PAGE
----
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Mozilla Adds Do-Not-Track Feature To Firefox 4 Pre-Beta Builds 89

Posted by Soulskill
from the hitting-the-ground-running dept.
An anonymous reader writes "Mozilla cranked out a new version of Firefox 4 (Beta 11-pre) that includes the proposed do-not-track feature. Both the nightly builds and latest trunk builds integrate the do-not-track feature. You could accuse Mozilla of wasting time with Firefox 4 beta-testing, but this feature certainly has surfaced fast."
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Mozilla Adds Do-Not-Track Feature To Firefox 4 Pre-Beta Builds

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  • by Seumas (6865) on Tuesday February 01, 2011 @08:37AM (#35066668)

    Correct. You can use the "opt-out" feature, but it only works if the advertiser also "opts-in". In other words, this is completely fucking useless. It's like having a car that is crash-proof, as long as nobody crashes into you. (Because this is slashdot and this post would be useless without a car analogy).

  • by Shikaku (1129753) on Tuesday February 01, 2011 @08:45AM (#35066742)

    https://addons.mozilla.org/af/firefox/addon/configuration-mania-4420/ [mozilla.org]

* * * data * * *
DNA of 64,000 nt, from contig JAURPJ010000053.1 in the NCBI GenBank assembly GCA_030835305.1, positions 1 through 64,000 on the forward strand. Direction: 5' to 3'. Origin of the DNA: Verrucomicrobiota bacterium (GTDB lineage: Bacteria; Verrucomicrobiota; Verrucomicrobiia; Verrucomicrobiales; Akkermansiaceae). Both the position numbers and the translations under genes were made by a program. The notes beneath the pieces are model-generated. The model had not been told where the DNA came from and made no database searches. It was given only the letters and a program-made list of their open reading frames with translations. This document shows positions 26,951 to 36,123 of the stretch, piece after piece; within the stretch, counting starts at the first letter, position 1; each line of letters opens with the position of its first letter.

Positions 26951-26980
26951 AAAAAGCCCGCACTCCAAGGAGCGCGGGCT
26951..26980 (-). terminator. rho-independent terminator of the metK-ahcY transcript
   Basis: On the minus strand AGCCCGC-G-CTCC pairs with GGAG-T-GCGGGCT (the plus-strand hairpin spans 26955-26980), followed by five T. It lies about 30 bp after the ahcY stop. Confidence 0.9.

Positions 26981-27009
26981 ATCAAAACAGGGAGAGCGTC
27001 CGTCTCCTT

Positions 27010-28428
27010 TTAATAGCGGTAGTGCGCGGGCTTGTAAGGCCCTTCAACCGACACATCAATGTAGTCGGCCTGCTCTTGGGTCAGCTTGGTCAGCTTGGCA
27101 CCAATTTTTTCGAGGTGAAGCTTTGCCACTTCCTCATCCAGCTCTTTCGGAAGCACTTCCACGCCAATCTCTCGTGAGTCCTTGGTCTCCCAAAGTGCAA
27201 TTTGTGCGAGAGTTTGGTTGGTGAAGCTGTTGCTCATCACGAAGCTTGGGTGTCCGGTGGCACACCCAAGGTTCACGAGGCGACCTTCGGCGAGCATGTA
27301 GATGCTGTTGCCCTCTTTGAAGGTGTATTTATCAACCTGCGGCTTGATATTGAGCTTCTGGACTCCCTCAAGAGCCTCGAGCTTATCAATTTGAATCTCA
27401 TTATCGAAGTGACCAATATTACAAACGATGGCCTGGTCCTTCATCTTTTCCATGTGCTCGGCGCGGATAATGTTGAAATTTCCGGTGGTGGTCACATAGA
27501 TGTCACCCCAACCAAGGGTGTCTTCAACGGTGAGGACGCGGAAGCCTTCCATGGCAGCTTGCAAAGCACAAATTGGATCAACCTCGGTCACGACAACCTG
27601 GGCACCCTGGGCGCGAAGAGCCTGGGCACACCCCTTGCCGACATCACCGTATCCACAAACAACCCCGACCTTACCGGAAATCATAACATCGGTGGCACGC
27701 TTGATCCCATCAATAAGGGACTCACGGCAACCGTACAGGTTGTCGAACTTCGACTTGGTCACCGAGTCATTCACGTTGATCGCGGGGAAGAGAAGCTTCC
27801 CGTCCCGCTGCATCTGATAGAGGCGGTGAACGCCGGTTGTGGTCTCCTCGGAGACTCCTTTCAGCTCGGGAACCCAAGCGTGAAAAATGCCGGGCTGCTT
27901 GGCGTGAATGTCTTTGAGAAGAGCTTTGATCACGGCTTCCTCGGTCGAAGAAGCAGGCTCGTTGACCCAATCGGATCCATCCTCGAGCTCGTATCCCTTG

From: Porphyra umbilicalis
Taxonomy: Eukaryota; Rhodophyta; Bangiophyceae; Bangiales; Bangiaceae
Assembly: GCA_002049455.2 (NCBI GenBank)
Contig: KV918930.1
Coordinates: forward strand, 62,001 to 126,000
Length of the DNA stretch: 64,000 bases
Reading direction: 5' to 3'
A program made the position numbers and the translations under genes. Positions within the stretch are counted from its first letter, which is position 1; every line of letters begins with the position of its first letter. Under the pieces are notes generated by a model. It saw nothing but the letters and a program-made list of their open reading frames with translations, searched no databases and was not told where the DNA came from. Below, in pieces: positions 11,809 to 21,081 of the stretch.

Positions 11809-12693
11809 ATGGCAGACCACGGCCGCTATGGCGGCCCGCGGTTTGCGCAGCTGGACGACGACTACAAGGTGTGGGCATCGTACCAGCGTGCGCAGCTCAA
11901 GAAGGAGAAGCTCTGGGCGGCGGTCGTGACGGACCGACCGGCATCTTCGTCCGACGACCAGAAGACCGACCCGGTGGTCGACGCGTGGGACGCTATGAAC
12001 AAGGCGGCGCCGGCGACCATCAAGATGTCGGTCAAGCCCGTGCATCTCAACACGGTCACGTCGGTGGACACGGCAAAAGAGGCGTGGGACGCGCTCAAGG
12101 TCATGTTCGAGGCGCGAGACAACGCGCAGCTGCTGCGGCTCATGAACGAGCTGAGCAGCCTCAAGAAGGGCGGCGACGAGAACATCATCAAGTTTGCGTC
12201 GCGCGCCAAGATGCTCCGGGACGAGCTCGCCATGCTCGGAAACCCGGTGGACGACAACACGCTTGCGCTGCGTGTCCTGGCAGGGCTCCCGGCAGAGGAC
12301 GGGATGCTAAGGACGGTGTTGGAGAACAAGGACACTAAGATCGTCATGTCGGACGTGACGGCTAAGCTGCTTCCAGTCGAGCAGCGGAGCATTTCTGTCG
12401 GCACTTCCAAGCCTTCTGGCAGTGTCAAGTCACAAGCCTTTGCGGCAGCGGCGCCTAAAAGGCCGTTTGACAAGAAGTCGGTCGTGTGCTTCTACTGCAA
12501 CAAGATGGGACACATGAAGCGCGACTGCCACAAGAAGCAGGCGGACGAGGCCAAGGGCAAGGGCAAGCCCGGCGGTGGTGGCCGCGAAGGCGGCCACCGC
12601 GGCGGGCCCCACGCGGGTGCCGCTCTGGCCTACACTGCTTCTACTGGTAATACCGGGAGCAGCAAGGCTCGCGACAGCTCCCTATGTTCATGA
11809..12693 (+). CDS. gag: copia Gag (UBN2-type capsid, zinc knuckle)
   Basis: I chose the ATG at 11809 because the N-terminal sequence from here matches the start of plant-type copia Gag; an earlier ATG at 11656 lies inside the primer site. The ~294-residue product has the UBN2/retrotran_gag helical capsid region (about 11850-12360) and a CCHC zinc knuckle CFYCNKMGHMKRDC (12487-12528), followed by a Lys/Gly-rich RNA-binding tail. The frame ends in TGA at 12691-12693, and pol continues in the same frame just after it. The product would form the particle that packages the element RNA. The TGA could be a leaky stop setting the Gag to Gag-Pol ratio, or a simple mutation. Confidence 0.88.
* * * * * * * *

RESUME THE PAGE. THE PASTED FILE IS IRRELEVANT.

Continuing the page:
Install this addon.

    Click Edit for Mac/Linux or Tools for Windows, Configuration Mania, which should be under preferences.

    Make sure Browser is highlighted on the top row, if not click it. Click Browser Cache on the Left Column. Press Disabled under Max Number of Pages Stored in Memory.

    It keeps closed pages all in RAM, and decides based on your total RAM how much it will save. There are almost no leaks, just dumb decisions (developers) and judgments (users).

  • by Shikaku (1129753) on Tuesday February 01, 2011 @11:51AM (#35068792)

    Have you actually used Firefox 4 on a Mac? The usual excuses are simply invalid - you open FF4b10 with Google as home page with barely anything on screen - 230MB is now gone! Safari opening Apple's oh-so-blingy home page is only using 100MB. "Max Number of Pages Stored in Memory" simply doesn't apply.

    This "this is not technically a memory leak" thing is irrelevant when user experience is concerned.

    This next statement direct answer to both your statements.
    Webkit (Chrome and Safari) and Gecko (Firefox) work very differently. Firefox has sane disk cache limits (the default is 75MB), but instead opts to store much more in memory for the sake of speed.

    There is no setting for Chrome nor Safari to change the disk cache, and in Chrome only a command line setting will change it. I've seen it balloon to 1GB.

    So you see, for the sake of speed, something has to give. Firefox chose the route of RAM, probably following the philosophy that Linux users have that unused RAM is wasted RAM (hence Linux OS having the RAM cache full of files and regular users freak out. Since you are on a Mac, try running free in the command line and see your cache usage). Webkit I'm not sure why they do what they do, but considering the disk is currently much faster than any non-LAN network, it opts to use the disk.

    So you see, there's very good reasons why these behaviors occur, and both have obvious advantages and disadvantages, all in the name of speed.

    I'm babbling, I should get back to work now.

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